Pembrolizumab Plus Chemoradiotherapy as Total Neoadjuvant Therapy Unlikely to Benefit Patients With Advanced Rectal Cancer

Although pembrolizumab added to chemoradiotherapy was well tolerated in patients with stage II/III locally advanced rectal cancer, the neoadjuvant rectal score vs FOLFOX/chemoradiotherapy suggest that further study into its utility in this setting may not be supported.

Further study is not encouraged for pembrolizumab (Keytruda) added to chemoradiotherapy as total neoadjuvant therapy (TNT) for patients with locally advanced rectal cancer (LARC), according to a study from JAMA Oncology.

Previous investigation from this phase 2 study (NCT02921256) had suggested this treatment option was safe for this indication, however the neoadjuvant rectal (NAR) scores did not support the findings.

“The addition of pembrolizumab to chemoradiotherapy as part of TNT in LARC did not demonstrate our prespecified improvement in the primary end point of NAR score compared with FOLFOX and chemoradiotherapy alone,” said investigators of the study.

In this study, 185 patients were randomized to receive control therapy (n = 95) of FOLFOX—or 5-fluorouracil, leucovorin, and oxaliplatin—plus chemoradiotherapy or pembrolizumab plus chemoradiotherapy (n = 90). It was reported that 60 patients (66.7%) in the pembrolizumab arm had bulky disease compared with 55 (57.9%) in the control arm. However, 22 patients (23.2%) on the control had T4 disease versus the pembrolizumab arm with only 19 patients (21.1%).

The primary end point was change in the NAR score with secondary end points of overall survival, disease-free survival, and rate of pathologic complete response (pCR).

The control was given 6 cycles of FOLFOX followed by chemoradiotherapy consisting of twice-daily capecitabine at 825 mg/m2 concurrently with 4500 cGy in 25 fractions for 5 weeks plus a 540-cGy boost in 3 fractions starting 3 to 4 weeks after FOLFOX. Patients in the pembrolizumab group received 200 mg of pembrolizumab and the same chemoradiotherapy regimen every 3 weeks with treatment starting on day 1 of chemoradiotherapy for up to 6 doses. For 8 to 12 weeks after the last dose of radiotherapy, patients underwent surgery.

Patients who started radiotherapy and received 6 doses of pembrolizumab made up 45.7% (37 of 81) of the active therapy arm whereas 21 (25.9%) received 5 doses, 21 (25.9%) received 1 to 4 doses, and 2 (2.5%) did not receive any pembrolizumab.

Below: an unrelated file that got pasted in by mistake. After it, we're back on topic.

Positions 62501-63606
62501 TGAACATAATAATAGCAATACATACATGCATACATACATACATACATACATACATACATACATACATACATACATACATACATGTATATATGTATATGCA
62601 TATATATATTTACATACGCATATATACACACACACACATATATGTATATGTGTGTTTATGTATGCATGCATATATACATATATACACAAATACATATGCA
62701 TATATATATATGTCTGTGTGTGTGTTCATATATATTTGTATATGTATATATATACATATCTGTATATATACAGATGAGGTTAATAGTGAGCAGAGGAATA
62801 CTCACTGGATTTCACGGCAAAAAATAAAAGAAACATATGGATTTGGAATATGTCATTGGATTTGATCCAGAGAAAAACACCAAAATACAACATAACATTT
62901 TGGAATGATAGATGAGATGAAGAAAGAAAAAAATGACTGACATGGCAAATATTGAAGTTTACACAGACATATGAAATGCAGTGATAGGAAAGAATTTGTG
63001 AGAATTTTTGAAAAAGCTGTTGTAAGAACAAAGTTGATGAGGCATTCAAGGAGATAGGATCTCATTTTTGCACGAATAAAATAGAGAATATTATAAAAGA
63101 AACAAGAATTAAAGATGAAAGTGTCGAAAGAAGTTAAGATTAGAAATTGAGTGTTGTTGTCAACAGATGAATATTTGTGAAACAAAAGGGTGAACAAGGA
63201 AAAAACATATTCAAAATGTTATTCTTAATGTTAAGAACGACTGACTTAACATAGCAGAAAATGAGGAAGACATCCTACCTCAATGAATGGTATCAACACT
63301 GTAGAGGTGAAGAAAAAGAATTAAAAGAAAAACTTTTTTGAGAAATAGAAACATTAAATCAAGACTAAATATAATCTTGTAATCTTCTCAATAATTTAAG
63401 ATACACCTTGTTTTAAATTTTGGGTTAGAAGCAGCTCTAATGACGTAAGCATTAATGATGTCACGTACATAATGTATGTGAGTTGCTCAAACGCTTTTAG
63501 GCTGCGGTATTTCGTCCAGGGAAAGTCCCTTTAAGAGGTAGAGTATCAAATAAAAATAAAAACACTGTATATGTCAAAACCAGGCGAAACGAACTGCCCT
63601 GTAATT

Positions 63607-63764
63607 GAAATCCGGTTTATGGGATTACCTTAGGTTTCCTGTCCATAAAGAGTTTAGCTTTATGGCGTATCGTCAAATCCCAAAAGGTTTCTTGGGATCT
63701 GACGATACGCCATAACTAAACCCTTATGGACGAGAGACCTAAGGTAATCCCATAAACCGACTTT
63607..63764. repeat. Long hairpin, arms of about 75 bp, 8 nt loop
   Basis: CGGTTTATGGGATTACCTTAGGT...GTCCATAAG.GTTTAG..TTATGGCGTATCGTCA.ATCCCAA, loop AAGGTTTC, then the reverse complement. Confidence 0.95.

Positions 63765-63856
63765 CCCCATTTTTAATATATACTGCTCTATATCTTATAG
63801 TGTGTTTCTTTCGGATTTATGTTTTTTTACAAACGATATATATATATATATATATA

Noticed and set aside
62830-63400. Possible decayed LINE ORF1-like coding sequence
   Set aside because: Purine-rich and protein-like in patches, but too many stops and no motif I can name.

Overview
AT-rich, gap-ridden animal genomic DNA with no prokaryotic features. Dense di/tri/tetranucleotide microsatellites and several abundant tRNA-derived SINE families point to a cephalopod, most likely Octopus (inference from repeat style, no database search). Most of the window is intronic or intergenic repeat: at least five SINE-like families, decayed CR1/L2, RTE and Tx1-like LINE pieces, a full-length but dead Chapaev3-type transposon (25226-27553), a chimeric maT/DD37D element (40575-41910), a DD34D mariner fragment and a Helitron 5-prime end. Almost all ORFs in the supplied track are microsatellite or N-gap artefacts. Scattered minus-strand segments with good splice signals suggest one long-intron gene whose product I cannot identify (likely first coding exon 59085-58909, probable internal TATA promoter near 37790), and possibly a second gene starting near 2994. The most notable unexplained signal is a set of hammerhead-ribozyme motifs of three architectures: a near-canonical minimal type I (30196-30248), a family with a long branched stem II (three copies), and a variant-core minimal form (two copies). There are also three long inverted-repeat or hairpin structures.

In patients who had a resected tumor, 137 of 138 had valid NAR scores and complete pathologic assessment. The mean NAR score was 11.53 (standard deviation [SD], 12.43; 95% CI, 8.54-14.51) in the pembrolizumab arm (n = 69) versus 14.08 (SD, 13.82; 95% CI, 10.74-17.43) in the control arm (n = 68). Investigators found that the difference of 2.55 was not statistically significant (P=.26).

There were 12 patients who had missing pathologic assessment and invalid NAR scores. The mean modified NAR score with pembrolizumab (n = 76) was 11.52 (SD, 12.85; 95% CI, 8.59-14.46) versus 13.70 (SD, 14.21; 95% CI, 10.47-16.93) with the control (n = 77). Again, the difference of 2.17 was not statistically significant (P=.32). Investigators did find a higher pCR rate in the pembrolizumab arm (31.9%; 95% CI, 21.2%-44.2%) compared with the control arm (29.4%; 95% CI, 19.0%-41.7%), but the finding was not statistically significant (P = .75). 

The clinical complete response rate based on presurgical staging was 13.9% (95% CI, 7.2%-23.6%) with pembrolizumab versus 13.6% (95% CI, 7.0%-23.0%) with control therapy (P = .36). Those who did undergo tumor resection had a lower sphincter-sparing rate with pembrolizumab at 59.4% (95% CI, 46.9%-71.1%) versus 71% (95% CI, 58.8%-81.3%) with the control which was not statistically significant (P = .15). Investigators are still studying long-term outcomes such as disease-free survival and overall survival.

Some adverse effects (AEs) of grade 3/4 were slightly increased in the pembrolizumab group during and after chemoradiotherapy, at 48.2% versus 37.3% in the control arm. With pembrolizumab, immune-related AEs were reported in 35 patients (43.2%), with 3 (3.7%) being grade 3 and no grade 4 or 5 events.

Reference

Rahma OE, Yothers G, Hong TS, et al. Use of total neoadjuvant therapy for locally advanced rectal cancer: initial results from the pembolizumab arm of a phase 2 randomized clinical trial. JAMA Oncol. Published online July 1, 2021. doi:10.1001/jamaoncol.2021.1683